Friday, 16 November 2012

The New Look

One of the most iconic looks for a vintage loving gal is the full skirted dresses, or circle skirts, this was due a to a huge post war backlash at the effects rationing had on fashion (restrictions on seams, hems and trimming were immense), the 'New Look' introduced (or more accurately re-introduced) in the late 1940s by Christian Dior was supposed to be feminine stylish, extravagant and sensational. Given it has lasted as a style often emulated in the decades since it is clear it achieved these aims.

Paris is a city synomonous with high fashion, but during the war in its occupied years it was isolated and lost much of its influence on fashion- until 1947. Christian Dior launched his most famous and controversial range- the Corolle line, or as it is mroe commonly know the 'New Look'. It was controversial because rationing was still in force and the amount of fabrics required for this style was huge (as anyone who has made or indeed worn a circle skirt would know), and it was sensational because the wartime tailored sharp lines were changed in not in stages but abruptly and completely (although the styles took some time to filter through society). Although this was shocking at the time it was not a totally new idea as just prior to the war some other designers had showed similar directions until the war put a stop to any form of extravagance.

The New look specifically introduced huge skirts- billowing or circular, the hem-lines dropped significantly (to mid-calf), waists were shrunk, hips and busts emphasised.  The hard edges so prominent in the 1940s were softened and shaped.  Details, trimmings and fabrics were plentiful and luxurious.  It was not just outer garments that changed but under-garments too suffered an overhaul to help construct the new shape this fashion requried (see foundation garment series).  Bullet bras, corsets, girdles and huge stiffened petticoats were all considered vital components of this fashion.  However, it was not just the bigger skirts which were fashionable but the sheath or wiggle dresses which were produced throughout the era, although the skirts were narrower (far narrower!) at the hem they still had the same principles of the 'New Look' with the same softer more feminine look and the same curvaceous emphasis- in fact there were not just two shapes but a different silhouette every season seemed to be introduced.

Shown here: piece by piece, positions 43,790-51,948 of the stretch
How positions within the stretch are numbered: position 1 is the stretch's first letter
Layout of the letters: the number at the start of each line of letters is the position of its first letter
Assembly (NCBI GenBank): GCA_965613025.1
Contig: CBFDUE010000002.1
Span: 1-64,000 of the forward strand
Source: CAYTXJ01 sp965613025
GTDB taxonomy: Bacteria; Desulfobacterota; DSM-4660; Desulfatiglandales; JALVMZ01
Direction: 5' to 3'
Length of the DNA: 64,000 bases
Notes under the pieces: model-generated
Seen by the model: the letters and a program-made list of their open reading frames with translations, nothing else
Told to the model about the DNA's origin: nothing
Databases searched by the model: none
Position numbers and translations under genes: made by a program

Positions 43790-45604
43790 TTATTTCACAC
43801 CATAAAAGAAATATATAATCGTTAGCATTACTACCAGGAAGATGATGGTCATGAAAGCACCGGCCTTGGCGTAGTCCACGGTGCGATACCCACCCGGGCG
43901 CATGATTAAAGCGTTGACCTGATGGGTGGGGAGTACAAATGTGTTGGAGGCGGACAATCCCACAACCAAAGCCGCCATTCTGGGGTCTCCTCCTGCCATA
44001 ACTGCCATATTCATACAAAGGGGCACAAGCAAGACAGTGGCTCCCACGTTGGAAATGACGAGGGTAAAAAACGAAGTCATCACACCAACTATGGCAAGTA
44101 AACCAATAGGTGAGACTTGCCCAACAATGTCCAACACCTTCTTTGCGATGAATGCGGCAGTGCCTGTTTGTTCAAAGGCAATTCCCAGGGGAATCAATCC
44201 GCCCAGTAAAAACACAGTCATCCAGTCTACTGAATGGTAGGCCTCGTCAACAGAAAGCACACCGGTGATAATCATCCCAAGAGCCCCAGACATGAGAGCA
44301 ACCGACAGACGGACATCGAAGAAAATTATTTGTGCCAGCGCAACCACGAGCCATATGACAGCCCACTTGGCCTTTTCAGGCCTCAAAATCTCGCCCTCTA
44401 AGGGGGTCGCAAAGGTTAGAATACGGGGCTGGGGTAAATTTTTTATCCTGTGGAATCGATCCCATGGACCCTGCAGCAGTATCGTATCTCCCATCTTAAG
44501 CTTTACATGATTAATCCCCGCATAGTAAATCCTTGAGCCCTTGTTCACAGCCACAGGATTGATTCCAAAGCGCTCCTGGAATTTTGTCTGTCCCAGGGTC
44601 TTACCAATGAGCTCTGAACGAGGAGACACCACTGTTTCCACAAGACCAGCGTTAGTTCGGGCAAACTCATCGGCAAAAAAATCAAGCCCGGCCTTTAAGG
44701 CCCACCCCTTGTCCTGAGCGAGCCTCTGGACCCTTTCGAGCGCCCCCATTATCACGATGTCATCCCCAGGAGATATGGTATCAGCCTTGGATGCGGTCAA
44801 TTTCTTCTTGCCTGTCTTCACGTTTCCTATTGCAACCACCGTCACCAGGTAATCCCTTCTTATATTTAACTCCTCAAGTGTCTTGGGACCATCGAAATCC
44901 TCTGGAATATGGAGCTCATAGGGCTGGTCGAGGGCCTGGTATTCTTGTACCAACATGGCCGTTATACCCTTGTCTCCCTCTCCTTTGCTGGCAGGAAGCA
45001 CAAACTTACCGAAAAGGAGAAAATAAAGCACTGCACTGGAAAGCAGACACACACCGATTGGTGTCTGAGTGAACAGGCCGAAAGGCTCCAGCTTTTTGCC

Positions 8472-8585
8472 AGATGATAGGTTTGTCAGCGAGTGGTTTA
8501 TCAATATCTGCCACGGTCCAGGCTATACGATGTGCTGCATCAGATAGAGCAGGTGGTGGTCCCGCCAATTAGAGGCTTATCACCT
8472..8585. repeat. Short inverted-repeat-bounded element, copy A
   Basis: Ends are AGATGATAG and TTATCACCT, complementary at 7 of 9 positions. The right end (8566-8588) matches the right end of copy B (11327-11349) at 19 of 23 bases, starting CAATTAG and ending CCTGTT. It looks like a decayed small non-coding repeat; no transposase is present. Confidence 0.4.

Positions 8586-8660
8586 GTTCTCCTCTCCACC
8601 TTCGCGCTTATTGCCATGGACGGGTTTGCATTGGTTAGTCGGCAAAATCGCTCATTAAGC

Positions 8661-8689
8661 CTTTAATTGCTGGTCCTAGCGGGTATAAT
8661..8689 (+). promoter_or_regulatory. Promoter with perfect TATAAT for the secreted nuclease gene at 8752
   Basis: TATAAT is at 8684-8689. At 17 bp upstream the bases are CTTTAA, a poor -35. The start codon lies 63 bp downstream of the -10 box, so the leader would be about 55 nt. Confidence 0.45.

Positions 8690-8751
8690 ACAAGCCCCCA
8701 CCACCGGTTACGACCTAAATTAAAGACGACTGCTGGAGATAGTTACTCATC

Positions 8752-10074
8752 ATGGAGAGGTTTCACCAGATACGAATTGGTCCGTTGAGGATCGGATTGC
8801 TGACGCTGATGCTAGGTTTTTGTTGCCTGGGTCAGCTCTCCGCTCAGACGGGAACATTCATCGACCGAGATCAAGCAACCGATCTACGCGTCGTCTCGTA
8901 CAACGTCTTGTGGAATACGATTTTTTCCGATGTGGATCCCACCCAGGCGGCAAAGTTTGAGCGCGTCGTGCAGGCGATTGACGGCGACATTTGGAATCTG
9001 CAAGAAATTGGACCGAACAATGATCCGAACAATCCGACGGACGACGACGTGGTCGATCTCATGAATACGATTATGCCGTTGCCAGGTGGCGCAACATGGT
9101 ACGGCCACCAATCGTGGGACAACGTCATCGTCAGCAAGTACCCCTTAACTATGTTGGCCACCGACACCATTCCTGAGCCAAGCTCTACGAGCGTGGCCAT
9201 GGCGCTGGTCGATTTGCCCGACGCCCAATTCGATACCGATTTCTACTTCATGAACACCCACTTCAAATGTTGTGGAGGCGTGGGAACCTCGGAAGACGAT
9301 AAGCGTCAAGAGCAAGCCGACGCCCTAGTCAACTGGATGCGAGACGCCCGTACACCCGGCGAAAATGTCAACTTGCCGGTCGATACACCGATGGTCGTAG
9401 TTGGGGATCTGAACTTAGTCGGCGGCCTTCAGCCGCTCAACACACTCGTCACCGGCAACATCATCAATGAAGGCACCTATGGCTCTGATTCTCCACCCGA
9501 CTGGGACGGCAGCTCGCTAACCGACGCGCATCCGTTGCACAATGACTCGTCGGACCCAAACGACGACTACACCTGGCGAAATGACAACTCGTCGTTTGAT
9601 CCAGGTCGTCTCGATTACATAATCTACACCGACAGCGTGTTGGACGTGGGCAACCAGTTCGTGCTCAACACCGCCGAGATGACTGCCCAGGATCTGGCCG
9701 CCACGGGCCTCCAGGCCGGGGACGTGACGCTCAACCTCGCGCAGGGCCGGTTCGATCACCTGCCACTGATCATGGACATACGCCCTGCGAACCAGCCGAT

Left: 1980s does 1950s red shirt-waister dress available here; right: 1950s dance skirt- not yet listed contact us for info

Dior's look did not just dominate 1947.  Nor the rest of that decade.  It was a look that dominated the majority of the following decade too.  Which is why although introduced in the 1940s, the vintage garments that are found of this fashion are usually form the 1950s as it takes some time to filter down from the designers   If you like this style or are looking to create a vintage look for an event this is a fairly easy one to emulate, as you can get original vintage items from the era, vintage revivals - there was a huge 1950s style revival in the 1980s - and now there are several companies who specialise in creating reproduction dresses and skirts, such as Collectif or Vivien of Holloway.  At Lesley's Girls we are continually getting dresses in that look nothing much except reams of skirt fabric until you put them on (either yourself or the mannequin) and realise that all they need is the right foundation  garment or belt to create the shape that the item was intended for.  Or if you are feeling ambitious you can make your own circle by getting a vintage pattern (you can find hundreds on Etsy) and recreating your own unique piece.

One of the reasons it was so loved and taken into the heart of western fashion in the era is not just because it was new, different and beautiful- but because it reflected a new hope prevalent in society. A hope that rationing would soon be over, and that a better more prosperous future lay ahead.  Once again, showing fashion is not simply a shallow occupation for the clothes horses but can be a mirror for the state of mind and the events in the life of an individual or even a society.

Sources: Laver, James: "Costumes & Fashion" Thames and Hudson 1996; Peacock, John: "The Complete Fashion Sourcebook" Thames and Hudson, 2009; Rhodes, Zandra (foreword) "Vintage Fashion" Carlton 2010

1 comment:

  1. Wonderful post and accompanying images. There is no look in mid-twentieth century fashion that I adore more than Dior's New Look. From the wasp waists to the full skirts, the return to more feminine tailoring to the wide platter hats that often accompanied his sublime outfits, I can never, ever get enough of this game changing style of vintage design, and often let it inspire many of my own outfits.

    ♥ Jessica


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